Greating ready to head out at the MilfordYouth Center
We have been hosting Make Your Own Storybook walks since last January, and I keep being surprised at how much fun participants have, regardless of their age or ability. We have had grandparents, babes in arms, (well, backpack carriers), little ones who have not yet learned to read, and school age children as well. We have had adults of varying abilities, parents juggling several children, and my buddies who are visually impaired (or VIPs–Visually Impaired Person as they prefer to be referred to).
In the midst of all this variety, and having offered the program at different locations, I hadn’t quite realized the common theme; if there is a dead or dying fish on the scene, it’s going to end up in many if not most of the stories that are shared that day. Continue reading
Happy smiles after a walk in the snow at Upton State Forest
I got some questions about whether we would cancel the Make Your Own storybook Hike scheduled for Upton State Forest. There had been (yet another!) nor’easter that had dumped up to 20 inches of snow in some areas, including Upton. But the snow was fluffy, and Division of Conservation and Recreation (DCR) staff members, Jody Madden and Kathryn Parent, were partnering with us for this event and did an amazing job plowing and shoveling so we could access parking and the Civilian Conservation Corps (CCC) building, where we managed sign-ins and made our own books after our walk. Continue reading
Lots of self-published books to browse at the recent “Self-publishing 101” workshop I conducted
The world of self-publishing has opened up a world of possibility, especially for those of us who simply want to share family stories with our loved ones, or have an idea, but are not willing to jump through the hoops to convince a more traditional publisher of the worth of that idea. I started out learning about self-publishing as a way to help others easily share their family stories. Continue reading
I was recently invited to write a guest post for an Alzheimer’s blog. http://tinyurl.com/l9en997 The invitation was prompted by an experience I had interviewing a family friend who is in middle stage Alzheimer’s. I was attempting to record her stories as she reflected on some old family photographs. After posting the audio recordings and digital photos on www.Legacystories.org my friend’s family would be able to look at these family photos and hear their mom’s narration of what she recalled from the day the photos were taken. The experience offered some challenges and sweet surprises.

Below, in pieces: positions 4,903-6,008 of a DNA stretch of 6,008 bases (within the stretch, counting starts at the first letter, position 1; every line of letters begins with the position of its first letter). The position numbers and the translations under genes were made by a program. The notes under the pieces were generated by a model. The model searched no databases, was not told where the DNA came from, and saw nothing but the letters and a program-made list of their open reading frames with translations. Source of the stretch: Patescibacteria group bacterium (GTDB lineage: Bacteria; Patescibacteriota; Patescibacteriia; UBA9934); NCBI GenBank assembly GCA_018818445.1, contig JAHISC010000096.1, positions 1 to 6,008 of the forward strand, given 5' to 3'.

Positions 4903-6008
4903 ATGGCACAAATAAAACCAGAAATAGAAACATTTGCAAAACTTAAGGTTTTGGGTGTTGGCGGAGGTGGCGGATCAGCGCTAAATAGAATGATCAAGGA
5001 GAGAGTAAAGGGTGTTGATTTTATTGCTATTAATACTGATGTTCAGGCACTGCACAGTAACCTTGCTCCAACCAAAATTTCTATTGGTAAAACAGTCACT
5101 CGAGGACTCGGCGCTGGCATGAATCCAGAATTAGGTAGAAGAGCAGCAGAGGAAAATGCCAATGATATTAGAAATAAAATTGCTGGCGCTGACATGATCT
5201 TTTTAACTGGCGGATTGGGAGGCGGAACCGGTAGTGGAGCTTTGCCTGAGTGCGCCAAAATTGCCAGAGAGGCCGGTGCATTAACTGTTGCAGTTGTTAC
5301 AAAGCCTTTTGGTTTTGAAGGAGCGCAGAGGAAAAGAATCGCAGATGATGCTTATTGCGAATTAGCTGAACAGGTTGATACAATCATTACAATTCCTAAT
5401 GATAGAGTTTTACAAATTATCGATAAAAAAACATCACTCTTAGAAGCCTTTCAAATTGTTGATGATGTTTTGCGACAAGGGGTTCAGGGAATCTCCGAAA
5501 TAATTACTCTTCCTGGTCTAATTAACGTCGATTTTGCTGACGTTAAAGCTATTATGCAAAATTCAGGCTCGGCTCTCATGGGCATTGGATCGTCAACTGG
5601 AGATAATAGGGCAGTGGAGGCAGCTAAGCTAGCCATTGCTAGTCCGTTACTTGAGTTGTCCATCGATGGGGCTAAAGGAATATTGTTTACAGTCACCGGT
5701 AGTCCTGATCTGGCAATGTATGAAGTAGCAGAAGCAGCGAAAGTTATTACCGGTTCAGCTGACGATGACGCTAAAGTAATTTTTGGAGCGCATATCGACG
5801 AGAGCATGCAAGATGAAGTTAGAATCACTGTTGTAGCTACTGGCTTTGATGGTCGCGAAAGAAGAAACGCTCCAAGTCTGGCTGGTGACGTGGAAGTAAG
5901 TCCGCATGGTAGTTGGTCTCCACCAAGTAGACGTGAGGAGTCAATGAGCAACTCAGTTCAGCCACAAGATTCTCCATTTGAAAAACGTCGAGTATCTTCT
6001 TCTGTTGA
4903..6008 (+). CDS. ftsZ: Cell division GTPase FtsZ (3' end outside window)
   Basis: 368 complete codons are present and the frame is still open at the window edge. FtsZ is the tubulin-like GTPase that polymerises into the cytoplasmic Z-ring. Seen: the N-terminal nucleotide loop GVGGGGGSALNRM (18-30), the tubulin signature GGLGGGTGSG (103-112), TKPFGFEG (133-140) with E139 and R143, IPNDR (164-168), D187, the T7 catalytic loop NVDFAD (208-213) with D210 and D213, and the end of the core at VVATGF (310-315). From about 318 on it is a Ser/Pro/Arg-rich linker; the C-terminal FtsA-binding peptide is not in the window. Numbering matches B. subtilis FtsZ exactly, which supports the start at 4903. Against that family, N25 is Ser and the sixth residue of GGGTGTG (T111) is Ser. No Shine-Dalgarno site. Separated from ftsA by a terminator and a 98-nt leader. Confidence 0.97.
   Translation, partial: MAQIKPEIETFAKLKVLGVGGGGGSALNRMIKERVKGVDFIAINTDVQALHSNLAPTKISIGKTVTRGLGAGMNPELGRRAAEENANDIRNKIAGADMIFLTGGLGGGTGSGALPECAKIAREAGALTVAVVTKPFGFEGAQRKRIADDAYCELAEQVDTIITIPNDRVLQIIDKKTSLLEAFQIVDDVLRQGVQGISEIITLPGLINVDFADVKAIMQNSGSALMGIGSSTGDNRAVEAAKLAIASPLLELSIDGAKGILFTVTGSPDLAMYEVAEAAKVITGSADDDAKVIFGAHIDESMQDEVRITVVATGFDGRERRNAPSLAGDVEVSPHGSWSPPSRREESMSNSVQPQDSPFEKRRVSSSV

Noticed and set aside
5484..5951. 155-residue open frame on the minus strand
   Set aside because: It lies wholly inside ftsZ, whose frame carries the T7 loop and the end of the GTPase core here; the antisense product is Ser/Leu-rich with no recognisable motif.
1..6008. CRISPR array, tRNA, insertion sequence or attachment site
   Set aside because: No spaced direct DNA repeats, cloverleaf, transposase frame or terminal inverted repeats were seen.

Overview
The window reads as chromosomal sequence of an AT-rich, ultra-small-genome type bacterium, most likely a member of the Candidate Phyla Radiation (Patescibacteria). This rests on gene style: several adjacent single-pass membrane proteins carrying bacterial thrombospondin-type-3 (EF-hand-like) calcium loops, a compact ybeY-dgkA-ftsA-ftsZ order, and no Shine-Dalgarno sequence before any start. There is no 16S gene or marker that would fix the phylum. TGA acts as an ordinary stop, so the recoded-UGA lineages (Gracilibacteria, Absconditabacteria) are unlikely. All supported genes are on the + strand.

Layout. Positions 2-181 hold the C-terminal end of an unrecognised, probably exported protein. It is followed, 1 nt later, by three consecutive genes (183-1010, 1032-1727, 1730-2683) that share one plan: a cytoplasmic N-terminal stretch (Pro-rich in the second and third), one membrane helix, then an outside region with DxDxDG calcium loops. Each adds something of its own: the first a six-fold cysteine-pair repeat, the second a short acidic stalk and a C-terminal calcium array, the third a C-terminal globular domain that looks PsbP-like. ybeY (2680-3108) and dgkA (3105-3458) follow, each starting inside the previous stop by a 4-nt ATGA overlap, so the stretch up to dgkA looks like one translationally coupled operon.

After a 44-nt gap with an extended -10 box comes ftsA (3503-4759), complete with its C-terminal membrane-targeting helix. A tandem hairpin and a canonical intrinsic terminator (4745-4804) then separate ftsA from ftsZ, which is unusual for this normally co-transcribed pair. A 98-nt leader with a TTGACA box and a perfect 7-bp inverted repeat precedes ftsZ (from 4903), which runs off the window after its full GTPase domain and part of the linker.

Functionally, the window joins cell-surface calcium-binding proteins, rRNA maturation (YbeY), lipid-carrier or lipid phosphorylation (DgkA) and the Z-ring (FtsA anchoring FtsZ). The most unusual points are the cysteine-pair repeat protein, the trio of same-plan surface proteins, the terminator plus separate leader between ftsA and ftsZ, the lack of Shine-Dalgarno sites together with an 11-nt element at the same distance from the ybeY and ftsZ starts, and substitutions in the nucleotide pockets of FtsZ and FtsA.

Marjorie Turner Hollman is a personal historian who loves the outdoors, and has completed two guides to Easy Walking trails in Massachusetts, “Easy Walks in Massachusetts 2nd edition,” and “More Easy Walks in Massachusetts.” A native Floridian, she came north for college and snow! New England Regional Chair for the Association of Personal Historians, she is a Certified Legacy Planner with LegacyStories.org, and is the producer of numerous veterans interviews for the Bellingham/Mendon Veteran’s History Project. http://www.marjorieturner.com
This interview is part of the Bellingham/Mendon Veteran’s Oral History Project, taped at the ABMI Studios in Bellingham, MA. Coordinator and interviewer is Marjorie Turner Hollman.
I’m grateful for each veteran who has been willing to share his or her experiences. MTH
My Dad, Don Kuhl, was born in Minnesota, but his family left there when Don was fourteen, hoping to find a place where his father could live in less pain from his arthritis. After traveling to California and finding that Don’s father still had a lot of pain—it was 1937—the family drove back across the country and finally settled in Miami, Florida. Don embraced life in South Florida, especially the easy access to the ocean. He spent many hours fishing, skin diving, and just plain enjoying the wonders of life in a tropical climate. Don died recently, at home in his favorite green chair. He was always my best listener; I will miss him.
The following are excerpts from Don’s memoir, “From Minnesota to Florida: Finding a place in the Sun—Kuhl Family Stories. http://tinyurl.com/cwk3prv Additionally, I’ve included a story Don’s sister Betty told me after Don’s memoir went to press. It gives me a hint of where our family’s sense of humor came from. MTH
Life in the Tropics: Miami, Florida in the late 1930’s
Don: When I was in high school, I enjoyed skin diving in Miami with my friends. We couldn’t go out and buy commercial masks or flippers then; we had to make them ourselves. My friends had made masks, and they helped me make one for myself out of red rubber. You cut it to fit around your face, cut a piece of glass to fit your face, then used metal to hold it together. The fellows I was with right after high school had made the masks and they helped me make my spear gun. Continue reading